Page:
1. What documentation do you have that Rogers “was clearly piqued when the radiochemical dating was announced?” I’ve always heard that he completely accepted the results. He didn’t get back into the Shroud scene until 2000, 12 years after the dating.

        1. Sorry to be so long in getting back. Here’s a passage from his FAQ (pdf) with frequent references to “we” so refers to his thought processes presumably while still in close contact with fellow STURP members, probably prior to 1988/89.

          “From Page 13/19 from his FAQ

          “The Shroud is a structure composed of chemical compounds, and all of the main ones
          have been studied in detail. They are published in chemical text books. Chemical analyses can yield considerable definitive historical information. All manipulations of the Shroud should be considered in detail in order to preserve as much information as possible.
          Linen-production technology has changed through the centuries. We have assembled chemical information related to the technology, and we have consulted textile experts who have done detailed chemical research that relates to the composition of the Shroud. Our detailed analyses suggested that the cloth had been prepared by technology common before about AD 1200. It best resembles linen made in the Near East during Roman times. These results do not agree with the date published in 1989.”

          So here was a chemist relying on vague poorly- or undocumented evidence re “linen technology”, referring presumably to bleaching practices, those starch coatings etc, on which to go speculating on a Roman-era provenance, Leaving aside the propriety of using such wishy-washy ill-defined evidence on which to go speculating about age, that final reference to “Roman” and “Near East” strikes me as evidence of systematic bias in his thinking about the Shroud’s age, so yes, I do think that Rogers’ reactions on hearing the radiocarbon date would be one of pique. He also had a heavy investment in his impurity coating idea, linked to Pliny-quoted Biblical-era technology, since without that, and apparently unaware of the PCW, he had nowhere else to go except in the direction of Maillard or other allegedly low-temperature chemistry which of course was all part of an authenticity narrative.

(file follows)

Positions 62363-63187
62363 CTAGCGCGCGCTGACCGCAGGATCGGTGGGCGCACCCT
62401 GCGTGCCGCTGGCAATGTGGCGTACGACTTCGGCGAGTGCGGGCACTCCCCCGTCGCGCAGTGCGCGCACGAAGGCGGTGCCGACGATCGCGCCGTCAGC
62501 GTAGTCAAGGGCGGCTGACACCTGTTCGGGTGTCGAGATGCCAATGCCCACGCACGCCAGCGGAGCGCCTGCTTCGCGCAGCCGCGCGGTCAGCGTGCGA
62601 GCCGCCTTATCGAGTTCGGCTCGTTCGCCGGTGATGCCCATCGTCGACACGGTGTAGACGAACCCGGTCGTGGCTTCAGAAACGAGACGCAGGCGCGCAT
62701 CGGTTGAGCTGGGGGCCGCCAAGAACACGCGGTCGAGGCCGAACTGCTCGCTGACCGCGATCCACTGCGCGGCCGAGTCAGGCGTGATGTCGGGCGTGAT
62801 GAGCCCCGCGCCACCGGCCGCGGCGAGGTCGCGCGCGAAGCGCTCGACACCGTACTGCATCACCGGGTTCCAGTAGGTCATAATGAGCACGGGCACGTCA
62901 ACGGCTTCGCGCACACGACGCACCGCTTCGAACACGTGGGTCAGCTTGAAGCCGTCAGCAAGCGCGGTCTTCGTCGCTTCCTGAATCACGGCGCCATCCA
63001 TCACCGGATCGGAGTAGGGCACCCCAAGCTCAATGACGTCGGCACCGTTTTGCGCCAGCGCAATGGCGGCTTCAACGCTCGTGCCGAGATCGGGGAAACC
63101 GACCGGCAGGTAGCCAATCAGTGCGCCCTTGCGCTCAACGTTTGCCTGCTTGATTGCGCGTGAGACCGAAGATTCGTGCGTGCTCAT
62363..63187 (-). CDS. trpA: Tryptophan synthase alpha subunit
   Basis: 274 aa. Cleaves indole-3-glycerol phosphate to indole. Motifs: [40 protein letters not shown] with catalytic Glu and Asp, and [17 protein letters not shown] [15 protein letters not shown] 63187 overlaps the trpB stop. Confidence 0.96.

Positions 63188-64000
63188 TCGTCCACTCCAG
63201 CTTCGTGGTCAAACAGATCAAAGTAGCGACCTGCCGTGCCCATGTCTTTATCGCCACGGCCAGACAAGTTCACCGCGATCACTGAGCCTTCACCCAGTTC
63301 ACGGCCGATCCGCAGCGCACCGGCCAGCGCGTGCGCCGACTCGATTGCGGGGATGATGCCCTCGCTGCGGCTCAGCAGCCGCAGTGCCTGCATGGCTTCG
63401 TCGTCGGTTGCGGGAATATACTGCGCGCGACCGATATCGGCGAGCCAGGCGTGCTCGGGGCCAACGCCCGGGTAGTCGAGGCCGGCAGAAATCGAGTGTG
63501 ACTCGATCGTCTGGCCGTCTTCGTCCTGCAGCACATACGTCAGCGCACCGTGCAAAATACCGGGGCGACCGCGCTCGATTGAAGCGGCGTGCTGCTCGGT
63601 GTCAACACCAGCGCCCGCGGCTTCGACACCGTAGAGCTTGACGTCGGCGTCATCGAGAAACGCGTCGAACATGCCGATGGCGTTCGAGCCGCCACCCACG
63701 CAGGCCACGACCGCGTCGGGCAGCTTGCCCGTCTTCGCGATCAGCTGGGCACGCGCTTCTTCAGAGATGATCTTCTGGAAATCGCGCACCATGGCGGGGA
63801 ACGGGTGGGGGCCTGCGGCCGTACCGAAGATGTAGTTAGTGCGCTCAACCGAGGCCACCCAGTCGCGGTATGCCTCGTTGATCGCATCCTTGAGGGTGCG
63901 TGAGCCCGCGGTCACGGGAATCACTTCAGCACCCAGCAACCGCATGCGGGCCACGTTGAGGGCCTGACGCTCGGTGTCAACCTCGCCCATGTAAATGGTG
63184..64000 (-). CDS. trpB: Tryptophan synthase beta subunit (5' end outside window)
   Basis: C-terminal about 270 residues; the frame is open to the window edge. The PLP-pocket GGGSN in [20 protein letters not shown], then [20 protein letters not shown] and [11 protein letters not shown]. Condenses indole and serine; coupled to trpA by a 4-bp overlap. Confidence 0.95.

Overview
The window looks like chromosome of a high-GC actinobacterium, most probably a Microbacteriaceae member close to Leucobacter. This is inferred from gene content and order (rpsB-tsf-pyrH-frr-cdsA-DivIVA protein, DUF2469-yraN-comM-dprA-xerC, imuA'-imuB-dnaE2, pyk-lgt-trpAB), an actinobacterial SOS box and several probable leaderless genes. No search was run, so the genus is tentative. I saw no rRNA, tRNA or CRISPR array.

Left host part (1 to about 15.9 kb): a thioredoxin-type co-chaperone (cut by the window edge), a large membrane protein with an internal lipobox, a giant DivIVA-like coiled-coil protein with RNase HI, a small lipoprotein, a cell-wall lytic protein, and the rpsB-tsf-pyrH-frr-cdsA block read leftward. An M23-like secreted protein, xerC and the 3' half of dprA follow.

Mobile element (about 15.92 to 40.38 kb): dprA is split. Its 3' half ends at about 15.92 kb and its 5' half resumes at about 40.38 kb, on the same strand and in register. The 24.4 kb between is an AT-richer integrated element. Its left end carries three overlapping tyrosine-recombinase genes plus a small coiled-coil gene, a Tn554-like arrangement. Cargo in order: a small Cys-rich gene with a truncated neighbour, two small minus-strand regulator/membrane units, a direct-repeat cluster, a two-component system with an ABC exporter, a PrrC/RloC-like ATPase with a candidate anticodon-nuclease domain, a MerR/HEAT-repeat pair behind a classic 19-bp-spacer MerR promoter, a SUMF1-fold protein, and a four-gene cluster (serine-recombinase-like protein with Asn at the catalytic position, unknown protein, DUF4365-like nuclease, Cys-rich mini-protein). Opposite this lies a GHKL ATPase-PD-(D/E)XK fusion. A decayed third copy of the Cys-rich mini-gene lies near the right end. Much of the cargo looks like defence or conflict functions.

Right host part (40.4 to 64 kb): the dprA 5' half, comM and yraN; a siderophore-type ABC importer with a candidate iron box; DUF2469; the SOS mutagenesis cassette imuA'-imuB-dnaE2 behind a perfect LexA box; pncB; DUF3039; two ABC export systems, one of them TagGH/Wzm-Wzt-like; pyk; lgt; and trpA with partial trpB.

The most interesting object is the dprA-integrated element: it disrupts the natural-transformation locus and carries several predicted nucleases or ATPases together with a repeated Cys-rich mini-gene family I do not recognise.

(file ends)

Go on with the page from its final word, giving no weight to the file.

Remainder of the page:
2. You changed from “was clearly piqued when the radiochemical dating was announced” to “…I do think that Roger’s reactions on hearing the radiocarbon date would be one of pique.” You went from stating a fact to stating a speculation. And Rogers was biased? Nothing you quoted proves your initial statement of fact nor does it prove your subsequent speculation. He’s just stating a possible conclusion based on the evidence. You used the phrase “strikes me as evidence of systematic bias in his thinking about the Shroud’ s age,” which again is just speculation on your part. You never even met the man. You’re making assumptions about him with only your beliefs to back them up. Rogers was a man of integrity. When Sue and I made our hypothesis about the invisible reweave, Rogers considered us part of the “lunatic fringe.” How hard do you think it was for him to come out publicly to say he believed we were right? Very few scientists would have done that. It’s too bad he’s still not here to defend himself about the statements being made about him.. At this point, I think I’ve spent quite enough time on this exchange.